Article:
Best quote: “AI can’t replicate your knowledge, but working with the tech will be beneficial at critical mass.”—Clark Boyd

Key takeaway: While visual search technology is currently more of a specialist tool than a general one, expect applications for brands in the home space, as well as for designers, to continue to grow over the coming years.

Tempting any jet-lagged Future of Home travelers, Parachute’s comfy bedroom vignette just off the main stage invited guests to “Come Find Cozy.” Dressed in Egyptian cotton sheets in clay topped by a duvet in terra and pillows in ochre, both of linen, the centerpiece bed epitomized the ultimate California crash pad. “The sunset palette reflects the desert landscape and warm West Coast vibes of Parachute’s home base,” said Gigi Marafioti, trade specialist for the brand, adding that cooler tones like moss and cobalt are available too. What visitors might have been surprised to learn, she continued, was that Parachute manufactures not just textiles but furnishings as well, including the Canyon bed frame and white oak veneered nightstands on view. “We’ll be launching living room soon,” she said.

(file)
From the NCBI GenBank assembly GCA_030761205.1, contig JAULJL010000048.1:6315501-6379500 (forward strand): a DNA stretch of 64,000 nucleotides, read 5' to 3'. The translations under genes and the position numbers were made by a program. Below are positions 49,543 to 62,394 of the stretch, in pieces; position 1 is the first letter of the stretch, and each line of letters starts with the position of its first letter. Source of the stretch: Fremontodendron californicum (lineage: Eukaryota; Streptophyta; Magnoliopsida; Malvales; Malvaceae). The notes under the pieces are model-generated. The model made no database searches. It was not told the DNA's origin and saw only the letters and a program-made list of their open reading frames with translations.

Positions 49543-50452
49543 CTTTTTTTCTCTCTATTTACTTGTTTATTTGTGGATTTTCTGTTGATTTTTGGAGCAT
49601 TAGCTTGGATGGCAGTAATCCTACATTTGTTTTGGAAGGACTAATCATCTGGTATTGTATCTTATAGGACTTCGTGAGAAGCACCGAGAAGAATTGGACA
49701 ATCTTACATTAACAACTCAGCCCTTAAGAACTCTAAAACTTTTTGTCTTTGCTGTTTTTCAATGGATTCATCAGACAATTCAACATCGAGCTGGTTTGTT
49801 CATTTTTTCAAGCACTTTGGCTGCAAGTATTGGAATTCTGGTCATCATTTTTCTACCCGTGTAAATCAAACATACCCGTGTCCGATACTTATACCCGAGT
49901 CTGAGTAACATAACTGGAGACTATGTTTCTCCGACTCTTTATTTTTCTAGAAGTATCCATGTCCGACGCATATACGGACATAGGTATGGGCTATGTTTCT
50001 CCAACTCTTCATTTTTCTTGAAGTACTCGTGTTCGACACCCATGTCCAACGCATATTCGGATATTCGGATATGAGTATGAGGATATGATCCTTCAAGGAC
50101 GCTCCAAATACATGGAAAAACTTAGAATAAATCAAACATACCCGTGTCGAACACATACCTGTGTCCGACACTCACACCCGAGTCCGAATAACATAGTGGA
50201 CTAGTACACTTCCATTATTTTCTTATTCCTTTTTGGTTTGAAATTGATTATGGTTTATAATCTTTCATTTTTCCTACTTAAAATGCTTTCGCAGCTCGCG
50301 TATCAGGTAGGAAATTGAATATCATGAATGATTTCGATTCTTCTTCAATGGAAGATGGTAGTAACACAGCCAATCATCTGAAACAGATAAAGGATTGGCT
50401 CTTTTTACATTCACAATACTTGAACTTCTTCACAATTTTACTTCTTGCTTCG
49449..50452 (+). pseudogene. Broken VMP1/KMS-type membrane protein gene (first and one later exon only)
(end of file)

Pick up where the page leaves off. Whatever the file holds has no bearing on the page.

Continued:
Highlights from Day 2 of the Future of Home conference
Colin King and Athena CalderoneKevin Lau for Business of Home

Curation Commerce With Athena Calderone and Colin King
When designer and influencer Athena Calderone met stylist Colin King at an Architectural Digest photo shoot for her Brooklyn apartment, she didn’t want to like him because she had never seen his work—now, they’re teaming up to offer their designer and styling services together. The duo told host Dennis Scully how their professional relationship blossomed. “I’ve learned so much from both photographers and stylists because you design a space to be this emotive, finished product you live in and experience day to day,” said Calderone, who is launching a furniture line with Crate and Barrel this Thursday. “But to see it through the lens is a very different point of view. I feel like stylists are essential to projects and the last layer.”